Legal Corner

-List Your Site Here! -- Targeted Advertising For Just Pennies A Day! -Tell A Friend - Bookmark This Page

LegalCornerTM - Probate and Avoiding Probate F.A.Q.'s

Find A Lawyer
Law Area:




Search By:


Q.How does spousal petition process work?

A.The surviving spouse (or domestic partner) must file or arrange to be filed a spousal property petition with the Superior Court in the county in which the deceased spouse (partner) lived. The petition must tell the court the facts of the case (name of the deceased, date of death, name of surviving spouse or partner, etc.), why the spousal petition is appropriate, and list all of the community property owned by the deceased and all of the separate property left to the spouse in a Will.

The petition will ask the Court to (1) state that the decedent's half of the community property passed to the surviving spouse by operation of law and (2) confirm that the surviving spouse's half of the community property belongs to the surviving spouse.

Once the petition is filed, a hearing date will be set and a notice of the hearing will be sent to everyone who is mentioned in the will (if there is one) and all of the heirs of the decedent (if there is no will). If there is no objection to the spousal property petition, the court will sign an order that transfers all of the community property to the surviving spouse's.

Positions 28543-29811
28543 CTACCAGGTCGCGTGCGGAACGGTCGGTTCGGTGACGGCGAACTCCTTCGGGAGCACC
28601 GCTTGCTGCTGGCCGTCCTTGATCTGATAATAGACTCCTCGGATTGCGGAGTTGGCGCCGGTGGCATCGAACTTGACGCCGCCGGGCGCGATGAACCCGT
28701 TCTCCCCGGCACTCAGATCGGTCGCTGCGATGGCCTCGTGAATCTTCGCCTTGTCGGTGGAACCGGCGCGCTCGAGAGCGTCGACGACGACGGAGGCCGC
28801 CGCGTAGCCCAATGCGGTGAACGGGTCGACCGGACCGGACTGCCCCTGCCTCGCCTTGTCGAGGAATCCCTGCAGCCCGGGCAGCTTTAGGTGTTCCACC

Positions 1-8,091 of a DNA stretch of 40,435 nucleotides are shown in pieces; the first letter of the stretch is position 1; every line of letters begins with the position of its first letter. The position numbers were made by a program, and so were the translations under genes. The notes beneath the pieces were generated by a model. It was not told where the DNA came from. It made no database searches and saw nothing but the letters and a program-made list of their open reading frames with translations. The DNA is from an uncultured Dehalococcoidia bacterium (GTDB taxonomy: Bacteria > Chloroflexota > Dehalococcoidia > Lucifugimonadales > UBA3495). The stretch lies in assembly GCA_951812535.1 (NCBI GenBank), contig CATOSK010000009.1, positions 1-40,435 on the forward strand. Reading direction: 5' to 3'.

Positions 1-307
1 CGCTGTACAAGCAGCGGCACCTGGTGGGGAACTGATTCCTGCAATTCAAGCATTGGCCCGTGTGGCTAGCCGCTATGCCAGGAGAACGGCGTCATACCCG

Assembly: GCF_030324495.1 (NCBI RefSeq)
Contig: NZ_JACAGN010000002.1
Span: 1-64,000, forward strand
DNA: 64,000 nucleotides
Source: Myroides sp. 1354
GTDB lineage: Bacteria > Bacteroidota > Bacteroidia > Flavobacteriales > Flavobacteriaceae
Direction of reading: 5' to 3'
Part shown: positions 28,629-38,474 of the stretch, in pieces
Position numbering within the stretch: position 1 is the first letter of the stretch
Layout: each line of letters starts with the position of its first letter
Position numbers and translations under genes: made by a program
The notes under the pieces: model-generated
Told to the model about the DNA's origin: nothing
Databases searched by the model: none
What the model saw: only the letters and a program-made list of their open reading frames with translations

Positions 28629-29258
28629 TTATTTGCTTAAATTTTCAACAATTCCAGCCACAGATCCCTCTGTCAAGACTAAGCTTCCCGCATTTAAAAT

The spousal property order should then be recorded with the County Recorder in each county where real property (e.g., land, home, building) is located to put the surviving spouse's ownership of the property on the public record. Copies of the order should also be given to financial institutions and brokerages to clear up any ownership questions concerning other assets.

Copyright 1999-2019 Melissa C. Marsh. All Rights Reserved. All Information on this website is subject to a Disclaimer and Use Agreement. This information is provided as general information only and should not be construed as legal advice. We advise you to seek the advice of competent legal counsel to address your own specific questions, facts and circumstances.